A friend of ours passed away last night following a massive brain hemorrhage.
Steepsterites, please PLEASE look after yourselves and your bodies and PLEASE learn the warning symptoms of stroke and brain hemorrhage. I cannot stress enough how important this is. It can strike like lightning from a clear sky and every single split second counts.
Then toast with me, please.
A big thanks to TeaEqualsBliss for sending me a bit of this tea.
This is really refreshing. The mint is STRONG, but I like it! The citrus tones in the background really brighten the cup, while the peppermint provides a cooling, crisp flavor that is just what I need after eating my left over chicken salad (made with spicy grilled chicken, red bell peppers and bacon) – it was delicious but, the spices sort of kick me about an hour after I eat it. This is helping to soothe the stomach just a bit.
Sweet and tasty, pleasantly minty. I like that while the mint is strong, it allows the citrus to come through. Nice.
The first sample finished of hopefully ten this week, is one of the three freebies I got with my Jeeves & Jericho order. The other two I was fairly certain I wouldn’t like (and one contains hibiscus, so that’s a confirmed dislike), so I’ve given one of them away and will have to sort out what to do with the last one. I’ll probably unhand that one as well.
Anyway, this one was the only one that I thought I would find drinkable and even then, I’m not super-keen on EGs at all.
I found this one to be quite strong in both flavour and aroma. Actually, as the flavour and the aroma were so close, I shan’t bother to write about them separately.
It’s quite strong and very bergamot-y, rather too bergamot-y for me, but it’s also slightly creamy and quite smooth.
In spite of the strong bergamot, which I don’t really care for, I found it surprisingly enjoyable, although to bergamot-y to be really good. For someone who is fond of EGs, this might be a pretty good choice.
Ag! You are AWESOME! Thanks again!
This is truly unique and the more I drink it the more I like it! It’s lemon/lime but more importantly MINT…and it’s tremendous! If you like mint you will probably like this! I can taste the mojito likeness more in the aftertaste but the MINT is first followed by the lime and it’s darned tasty! I would drink this again! YUM!
OMG OMG OMG Angrboda – THANK YOU!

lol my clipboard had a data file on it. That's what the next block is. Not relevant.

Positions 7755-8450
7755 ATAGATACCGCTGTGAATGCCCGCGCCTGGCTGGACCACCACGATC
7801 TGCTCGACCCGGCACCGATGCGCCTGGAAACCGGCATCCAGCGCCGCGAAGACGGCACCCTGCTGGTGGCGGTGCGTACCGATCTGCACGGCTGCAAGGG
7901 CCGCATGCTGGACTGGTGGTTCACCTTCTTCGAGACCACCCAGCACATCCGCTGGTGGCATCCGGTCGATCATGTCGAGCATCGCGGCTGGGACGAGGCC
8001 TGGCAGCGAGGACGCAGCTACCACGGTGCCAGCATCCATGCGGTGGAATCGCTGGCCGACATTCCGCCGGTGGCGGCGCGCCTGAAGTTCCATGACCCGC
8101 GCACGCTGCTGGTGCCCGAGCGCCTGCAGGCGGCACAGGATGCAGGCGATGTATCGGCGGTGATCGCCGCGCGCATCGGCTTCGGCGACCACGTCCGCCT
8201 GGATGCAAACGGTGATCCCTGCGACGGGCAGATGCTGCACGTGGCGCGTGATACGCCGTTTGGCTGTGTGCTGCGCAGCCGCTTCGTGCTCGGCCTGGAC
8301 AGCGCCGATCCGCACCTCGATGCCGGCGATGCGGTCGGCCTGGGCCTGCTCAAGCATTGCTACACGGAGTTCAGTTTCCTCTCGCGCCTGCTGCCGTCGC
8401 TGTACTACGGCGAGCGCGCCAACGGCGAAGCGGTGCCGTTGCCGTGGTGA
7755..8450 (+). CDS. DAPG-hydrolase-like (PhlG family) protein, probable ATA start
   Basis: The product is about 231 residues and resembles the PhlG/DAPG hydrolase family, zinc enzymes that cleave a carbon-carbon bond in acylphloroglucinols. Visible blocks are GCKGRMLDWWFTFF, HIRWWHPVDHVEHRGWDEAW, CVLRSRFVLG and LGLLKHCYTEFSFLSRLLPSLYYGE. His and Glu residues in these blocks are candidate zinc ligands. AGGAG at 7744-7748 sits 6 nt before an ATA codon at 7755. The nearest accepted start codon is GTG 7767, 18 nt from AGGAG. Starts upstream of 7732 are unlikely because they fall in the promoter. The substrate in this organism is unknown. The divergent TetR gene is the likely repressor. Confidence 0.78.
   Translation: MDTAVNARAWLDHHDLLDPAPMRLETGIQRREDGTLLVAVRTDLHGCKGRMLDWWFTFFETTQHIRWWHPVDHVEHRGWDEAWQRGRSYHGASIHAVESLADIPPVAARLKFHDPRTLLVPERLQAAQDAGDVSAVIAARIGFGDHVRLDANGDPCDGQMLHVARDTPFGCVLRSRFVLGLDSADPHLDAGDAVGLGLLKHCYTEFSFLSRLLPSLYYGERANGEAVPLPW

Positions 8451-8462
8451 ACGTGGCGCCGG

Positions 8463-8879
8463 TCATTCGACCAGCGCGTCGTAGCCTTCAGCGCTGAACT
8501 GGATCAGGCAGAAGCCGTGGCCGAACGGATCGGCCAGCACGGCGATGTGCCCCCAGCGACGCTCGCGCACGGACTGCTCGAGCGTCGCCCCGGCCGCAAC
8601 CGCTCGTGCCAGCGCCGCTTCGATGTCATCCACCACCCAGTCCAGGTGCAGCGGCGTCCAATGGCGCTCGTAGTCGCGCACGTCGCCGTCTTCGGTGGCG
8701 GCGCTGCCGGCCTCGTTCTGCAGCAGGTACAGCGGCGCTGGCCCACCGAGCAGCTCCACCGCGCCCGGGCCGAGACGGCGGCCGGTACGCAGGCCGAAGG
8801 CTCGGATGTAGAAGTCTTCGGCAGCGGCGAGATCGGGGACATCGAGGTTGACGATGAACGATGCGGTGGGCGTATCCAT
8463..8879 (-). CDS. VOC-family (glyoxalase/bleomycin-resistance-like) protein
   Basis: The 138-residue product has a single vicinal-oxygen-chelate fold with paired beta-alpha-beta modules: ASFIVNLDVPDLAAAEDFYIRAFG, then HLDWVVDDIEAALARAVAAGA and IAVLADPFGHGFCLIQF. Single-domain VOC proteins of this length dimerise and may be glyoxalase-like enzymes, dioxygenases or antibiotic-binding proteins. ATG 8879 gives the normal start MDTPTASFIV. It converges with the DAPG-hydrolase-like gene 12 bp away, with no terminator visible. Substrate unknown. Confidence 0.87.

This smells AMAZING!
Now…I have never been accused of being a girlie girl but this is down right tasty! YUM!
The EG paired with Lemon and Vanilla – Lovely, indeed!! All flavors are present and accounted for and I think this is a great offering! Ahhhhh!
I really enjoyed this cuppa!
I need something with a bit of kapow and sizzle this morning. So I’m not sure why I chose this one, which I stated earlier could definitely have benefited from having a little more of kapow and sizzle in it. Maybe because it’s new?
Dramatic evening was dramatic, as Luna is a very naughty patient indeed and have lost all but one out of four or five stitches. So it’s back to the vet we go today and see about getting her patched up. I suspect the Cone of Shame is in her near future.
Hence the need for something sturdy.
I have guilt squared! Just dropped the kitties off at the animal hospital for spaying, ear tatooing and vaccination. Luna was looking at me as I left, betrayal painted across her little face. Will be picking them up again between 2 and 3 o’clock this afternoon and we’ll see if they hate me horribly then. In the meantime I must have something to soothe my frazzled nerves.
This is the last of the three I ordered from J&J, the three in my cupboard from them that I have left to try are the three free samples they included. I’m not sure why I bought this one, actually, given my reservations towards the Grey family. I think it’s some sort of thing where that’s a kind of tea that I have decided that I would like to like, so I can’t quite get myself to completely ignore it. The straight up Earl Greys are not the problem. It’s the variations that attract me. This one, I think, had me at ‘Girlie’.
Now the aroma of the leaves does indeed very much resemble the description by J&J, as ‘a boudoir in a cup’. I can easily pick out the bergamot, and lemon is not hard to find either, given the huge chunks of dried lemon in the leaves. And not just lemon peel as has been seen before by other companies. This is the first time I’ve actually seen actual dried lemon pieces in tea leaves. Peel and fruit bits and all!
Secondly there is vanilla and rosebuds, giving the aroma a sweet and floral aspect respectively. These two are what actually provides the majority of the girlie quality for me. It doesn’t smell quite pink, but we’re definitely in the lightly purple area here.
All in all, the aroma is quite pleasant, if a bit heady.